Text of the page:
U Thant – the UN third Secretary-General was a supreme diplomat and peacemaker. His Buddhist practise helped him to cultivate the detachment, equanimity and compassion which turned helped tun philosophy into a practical peace-reality. Striving to deal with the turbulent world of the 1960s and 70s, U Thant was widely respected for his promotion of world peace and world oneness.

  • U Thant Biography
  • People who have promoted peace

” Two world wars were fought to make the world safe for democracy. Today we have to wage a war on all fronts. This war has to be waged in peace time, but it has to be waged as energetically and with as much total national effort as in times of war. The war we have to wage today has only one goal, and that is to make the world safe for diversity.”

– U Thant

“The concept of peaceful coexistence has been criticized by many who do not see the need to make the world safe for diversity. I wonder if they have ever paused to ask themselves the question: What is the alternative to coexistence?”

– U Thant, Address of 1964, republished in Portfolio for Peace (1968), p. 14

“Every human being, of whatever origin, of whatever station, deserves respect. We must each respect others even as we respect ourselves. This, as the sages of many lands have taught us, is a golden rule in individual and group, as well as international, relations.”

U Thant, Portfolio for Peace (1968), p. 92

“As a Buddhist, I was trained to be tolerant of everything except intolerance.”

– U Thant, View from the UN (1978)

“It is far from my intention to claim that I have reached a very high stage on the path to attainment of the highest wisdom, or that I have attained complete “inner peace.” However, I can claim that I practice bhavana every day. I try to cultivate the ethical aspects of Buddhism, and I believe that I have attained a greater degree of emotional equilibrium than most people.”

– U Thant

For are not birth and death the two phases of the same life process? According to the Buddha, birth is followed by death, but death, in turn, is followed by rebirth.

– U Thant p. 23

“To understand my feelings — and my conception of the role of Secretary General — the nature of my religious and cultural background must first be understood. I should therefore like to outline not only my beliefs but also my conception of human institutions and of the human situation itself.”

– U Thant p. 23

“As a Buddhist, I was trained to be tolerant of everything except intolerance. I was brought up not only to develop the spirit of tolerance but also to cherish moral and spiritual qualities such as modesty, humility, compassion, and, most important, to attain a certain degree of emotional equilibrium.”

– U Thant

“Many of the problems that we face today are due to, or the result of, false attitudes – some of them have been adopted unconsciously. Amongst these is the concept of narrow nationalism – ‘my country, right or wrong’. It is lack of truth in international relations that leads to the conscious or unconscious adoption of double standards. It is therefore essential that, in international relations as in human relations, we should practice, as we preach to others, the universal principle of truth. “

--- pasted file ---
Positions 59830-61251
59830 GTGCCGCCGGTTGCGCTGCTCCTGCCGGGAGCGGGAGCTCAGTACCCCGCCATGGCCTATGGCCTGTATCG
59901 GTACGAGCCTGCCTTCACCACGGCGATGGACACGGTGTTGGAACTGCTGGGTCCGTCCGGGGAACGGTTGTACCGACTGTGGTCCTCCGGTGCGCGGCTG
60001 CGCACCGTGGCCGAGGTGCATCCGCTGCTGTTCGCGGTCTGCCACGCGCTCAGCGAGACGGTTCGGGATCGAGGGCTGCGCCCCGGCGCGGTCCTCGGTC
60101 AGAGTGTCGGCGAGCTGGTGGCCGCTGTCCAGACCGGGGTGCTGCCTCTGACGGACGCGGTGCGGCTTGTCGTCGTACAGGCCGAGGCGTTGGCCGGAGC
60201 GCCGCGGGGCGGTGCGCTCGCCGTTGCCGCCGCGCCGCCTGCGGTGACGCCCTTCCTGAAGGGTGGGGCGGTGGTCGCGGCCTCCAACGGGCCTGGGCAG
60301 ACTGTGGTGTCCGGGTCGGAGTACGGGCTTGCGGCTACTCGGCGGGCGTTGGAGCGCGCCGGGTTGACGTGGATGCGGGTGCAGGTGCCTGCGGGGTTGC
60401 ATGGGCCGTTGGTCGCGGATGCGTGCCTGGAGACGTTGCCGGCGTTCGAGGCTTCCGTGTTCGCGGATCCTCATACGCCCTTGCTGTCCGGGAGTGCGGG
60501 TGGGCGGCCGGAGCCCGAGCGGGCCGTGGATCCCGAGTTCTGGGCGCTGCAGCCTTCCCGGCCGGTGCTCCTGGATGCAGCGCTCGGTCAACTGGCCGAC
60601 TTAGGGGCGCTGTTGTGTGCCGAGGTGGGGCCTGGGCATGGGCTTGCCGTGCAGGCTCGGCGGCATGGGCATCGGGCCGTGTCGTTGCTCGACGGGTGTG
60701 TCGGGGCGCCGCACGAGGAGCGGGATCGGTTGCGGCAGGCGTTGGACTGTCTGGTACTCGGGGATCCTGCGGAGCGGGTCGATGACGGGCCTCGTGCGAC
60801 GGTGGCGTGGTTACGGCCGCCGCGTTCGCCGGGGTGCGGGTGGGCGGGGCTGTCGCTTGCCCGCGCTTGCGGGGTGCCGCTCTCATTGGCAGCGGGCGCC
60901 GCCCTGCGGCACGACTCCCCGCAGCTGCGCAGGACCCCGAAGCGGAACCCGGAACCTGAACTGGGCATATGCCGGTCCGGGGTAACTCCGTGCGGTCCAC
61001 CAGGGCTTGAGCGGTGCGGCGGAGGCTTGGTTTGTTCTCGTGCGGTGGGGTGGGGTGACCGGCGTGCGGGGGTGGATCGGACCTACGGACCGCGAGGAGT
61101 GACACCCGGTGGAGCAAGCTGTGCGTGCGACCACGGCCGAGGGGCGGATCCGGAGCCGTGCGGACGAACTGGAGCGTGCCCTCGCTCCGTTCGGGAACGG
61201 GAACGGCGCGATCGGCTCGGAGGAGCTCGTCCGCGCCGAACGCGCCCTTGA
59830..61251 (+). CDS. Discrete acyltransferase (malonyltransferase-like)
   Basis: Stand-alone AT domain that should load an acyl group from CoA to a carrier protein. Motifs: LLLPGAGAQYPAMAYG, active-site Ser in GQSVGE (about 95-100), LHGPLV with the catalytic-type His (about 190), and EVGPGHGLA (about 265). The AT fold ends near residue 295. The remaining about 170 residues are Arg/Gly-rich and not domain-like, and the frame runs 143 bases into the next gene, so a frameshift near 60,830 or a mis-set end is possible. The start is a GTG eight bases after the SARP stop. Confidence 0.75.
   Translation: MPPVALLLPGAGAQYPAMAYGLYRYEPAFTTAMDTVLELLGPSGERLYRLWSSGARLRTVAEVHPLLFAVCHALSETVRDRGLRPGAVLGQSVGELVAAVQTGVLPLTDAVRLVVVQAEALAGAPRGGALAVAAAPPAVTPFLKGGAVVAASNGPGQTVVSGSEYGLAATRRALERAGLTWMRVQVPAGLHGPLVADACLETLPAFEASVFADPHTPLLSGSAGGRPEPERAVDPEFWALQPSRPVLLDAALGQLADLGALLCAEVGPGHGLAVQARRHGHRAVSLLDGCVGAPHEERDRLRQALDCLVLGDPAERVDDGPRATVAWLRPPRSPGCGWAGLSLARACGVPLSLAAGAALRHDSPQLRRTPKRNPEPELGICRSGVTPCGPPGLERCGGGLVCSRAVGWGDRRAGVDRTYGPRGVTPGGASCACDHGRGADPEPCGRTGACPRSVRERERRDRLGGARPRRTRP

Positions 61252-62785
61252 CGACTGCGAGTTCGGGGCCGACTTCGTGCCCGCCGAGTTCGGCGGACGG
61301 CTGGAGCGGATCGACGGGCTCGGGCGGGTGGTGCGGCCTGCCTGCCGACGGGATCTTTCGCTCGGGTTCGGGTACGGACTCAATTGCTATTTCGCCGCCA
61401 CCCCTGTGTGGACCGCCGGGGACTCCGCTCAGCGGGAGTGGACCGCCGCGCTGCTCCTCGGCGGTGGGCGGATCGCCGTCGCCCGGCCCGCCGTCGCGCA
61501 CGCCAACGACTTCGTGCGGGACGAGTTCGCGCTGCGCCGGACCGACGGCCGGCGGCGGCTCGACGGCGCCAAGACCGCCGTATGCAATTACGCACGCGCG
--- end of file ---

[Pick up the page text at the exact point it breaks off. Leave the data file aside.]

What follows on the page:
U Thant – Muller, R. (1977). The Example of a Great Ethical Statesman: U Thant. New York: Agni Press (printed as a special supplement to the United Nations Meditation Group Bulletin).

“Many of the problems that we face today are due to, or the result of, false attitudes – some of them have been adopted unconsciously. Amongst these is the concept of narrow nationalism – ‘my country, right or wrong’. It is lack of truth in international relations that leads to the conscious or unconscious adoption of double standards. It is therefore essential that, in international relations as in human relations, we should practice, as we preach to others, the universal principle of truth. “

U Thant – Muller, R. (1977). The Example of a Great Ethical Statesman: U Thant. New York: Agni Press (printed as a special supplement to the United Nations Meditation Group Bulletin).

“It is understandable that the major powers should pursue objectives which seem to them to be in their own national interest; but they should not be blind to the existence of a larger goal, the common interest of all countries, larger and small, in the survival of the human race. They should, at least occasionally, pause to reflect on the course of history, which has seen the rise and fall of so many great empires. Generations to come will judge the conduct of those in positions of authority today by the effect that their actions had on the course of human peace and progress. If they wish to have an honored place in human history they must appear as men of peace and not as mere victors in war.”

U Thant – Muller, R. (1977). The Example of a Great Ethical Statesman: U Thant. New York: Agni Press (printed as a special supplement to the United Nations Meditation Group Bulletin).